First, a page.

US duo William Nordhaus and Paul Romer win Nobel Economics Prize
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US duo William Nordhaus and Paul Romer win Nobel Economics Prize

Nordhaus, who has Jewish roots, honored for integrating climate change into growth analysis; Romer hailed for tech innovations, says he ignored calls thinking they were spam

(L-R) Per Stroemberg, Goeran K Hansson and Per Krusell announce the laureates of the Nobel Prize in Economics during a press conference at The Royal Swedish Academy of Sciences in Stockholm on October 8, 2018. (AFP PHOTO / TT News Agency / Henrik MONTGOMERY)
(L-R) Per Stroemberg, Goeran K Hansson and Per Krusell announce the laureates of the Nobel Prize in Economics during a press conference at The Royal Swedish Academy of Sciences in Stockholm on October 8, 2018. (AFP PHOTO / TT News Agency / Henrik MONTGOMERY)

STOCKHOLM, Sweden — US economists William Nordhaus and Paul Romer on Monday shared the 2018 Nobel Economics Prize for integrating innovation and climate with economic growth, the jury said.

Nordhaus, a professor at Yale University, and Romer, a former World Bank chief economist now at New York University’s Stern School of Business, have addressed “some of our time’s most basic and pressing questions about how we create long-term sustained and sustainable growth,” the Royal Swedish Academy of Sciences said in a statement.

It said the pair have “significantly broadened the scope of economic analysis by constructing models that explain how the market economy interacts with nature and knowledge.”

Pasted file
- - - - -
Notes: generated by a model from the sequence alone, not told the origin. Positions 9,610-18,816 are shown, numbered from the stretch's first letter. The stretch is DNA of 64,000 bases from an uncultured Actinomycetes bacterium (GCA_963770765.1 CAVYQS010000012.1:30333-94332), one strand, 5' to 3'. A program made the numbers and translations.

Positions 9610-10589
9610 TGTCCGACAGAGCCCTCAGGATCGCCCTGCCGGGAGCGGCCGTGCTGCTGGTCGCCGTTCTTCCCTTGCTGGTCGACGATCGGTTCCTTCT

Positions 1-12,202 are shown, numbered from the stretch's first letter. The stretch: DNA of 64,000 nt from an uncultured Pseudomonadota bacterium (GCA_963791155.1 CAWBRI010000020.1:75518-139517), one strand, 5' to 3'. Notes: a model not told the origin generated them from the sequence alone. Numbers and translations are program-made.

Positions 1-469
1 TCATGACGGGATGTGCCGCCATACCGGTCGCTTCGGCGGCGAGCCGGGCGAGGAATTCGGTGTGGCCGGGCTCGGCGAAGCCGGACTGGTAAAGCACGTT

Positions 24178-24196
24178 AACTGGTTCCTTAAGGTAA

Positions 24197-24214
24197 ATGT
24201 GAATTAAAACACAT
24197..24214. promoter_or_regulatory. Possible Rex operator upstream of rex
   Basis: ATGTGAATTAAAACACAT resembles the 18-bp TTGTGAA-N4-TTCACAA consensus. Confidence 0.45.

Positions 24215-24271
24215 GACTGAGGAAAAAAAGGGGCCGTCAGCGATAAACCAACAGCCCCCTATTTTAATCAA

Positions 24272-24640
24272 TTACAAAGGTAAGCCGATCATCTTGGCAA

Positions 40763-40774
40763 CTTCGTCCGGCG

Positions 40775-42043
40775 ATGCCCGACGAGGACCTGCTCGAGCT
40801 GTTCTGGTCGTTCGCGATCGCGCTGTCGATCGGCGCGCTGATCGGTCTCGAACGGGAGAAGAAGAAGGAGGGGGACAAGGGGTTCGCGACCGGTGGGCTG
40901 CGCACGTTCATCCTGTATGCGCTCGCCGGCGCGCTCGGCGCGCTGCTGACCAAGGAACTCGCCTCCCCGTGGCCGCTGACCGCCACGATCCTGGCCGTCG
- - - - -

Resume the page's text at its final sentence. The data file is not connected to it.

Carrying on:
Nordhaus, 77, was specifically honored for “integrating climate change into long-run macroeconomic analysis.”

In this photo taken on April 05, 2000, US president Bill Clinton sits next to Dr. William D. Nordhaus (R), professor of economics at Yale University, during the morning session of The White House Conference On The New Economy in the East Room of the White House. (AFP PHOTO / Paul J. RICHARDS)

His family has Jewish roots, with origins in a German-Jewish immigrant wave in the early 19th century, according to his profile on the website of the scientific journal Proceedings of the National Academy of Sciences of the United States of America.

The 62-year-old Romer meanwhile won for “integrating technological innovations into long-run macroeconomic analysis.”

Romer said Monday morning that he originally ignored two telephone calls, thinking they were spam calls, before the Swedish Royal Academy of Sciences was able to get through to him.

In this photo taken on January 31, 2017 World Bank Chief economist Paul Romer attends the opening session of the 6th edition of the “Entretiens du Tresor” seminar at the Economy Ministry in Paris. (AFP PHOTO / ERIC PIERMONT)

Both have been tipped as frontrunners for the Nobel in recent years.

The pair will share the nine million Swedish kronor (about $1.01 million or 860,000 euro) prize.

Last year, the honor went to US economist Richard Thaler, a co-founder of the so-called “nudge” theory, which demonstrates how people can be persuaded to make decisions that leave them healthier and happier.

Unlike the other Nobel prizes which were created in Swedish inventor and philanthropist Alfred Nobel’s last will and testament and first awarded in 1901, the economics prize was created by the Swedish central bank, the Riksbank,in 1968 to mark its tricentenary. It was first awarded in 1969.

The Nobel, which also consists of a diploma and a gold medal, will be presented at a formal ceremony in Stockholm on December 10.

The Nobel economics prize wraps up the 2018 awards season, notable this year for the lack of a literature prize, postponed by a year for the first time in 70 years over a rape scandal that came to light as part of the #MeToo movement.

Last week, after the prizes for medicine, physics and chemistry were announced, the most highly-anticipated Nobel, that for peace, went to Yazidi women’s campaigner Nadia Murad and Congolese doctor Denis Mukwege for their work in fighting sexual violence in conflicts around the world.

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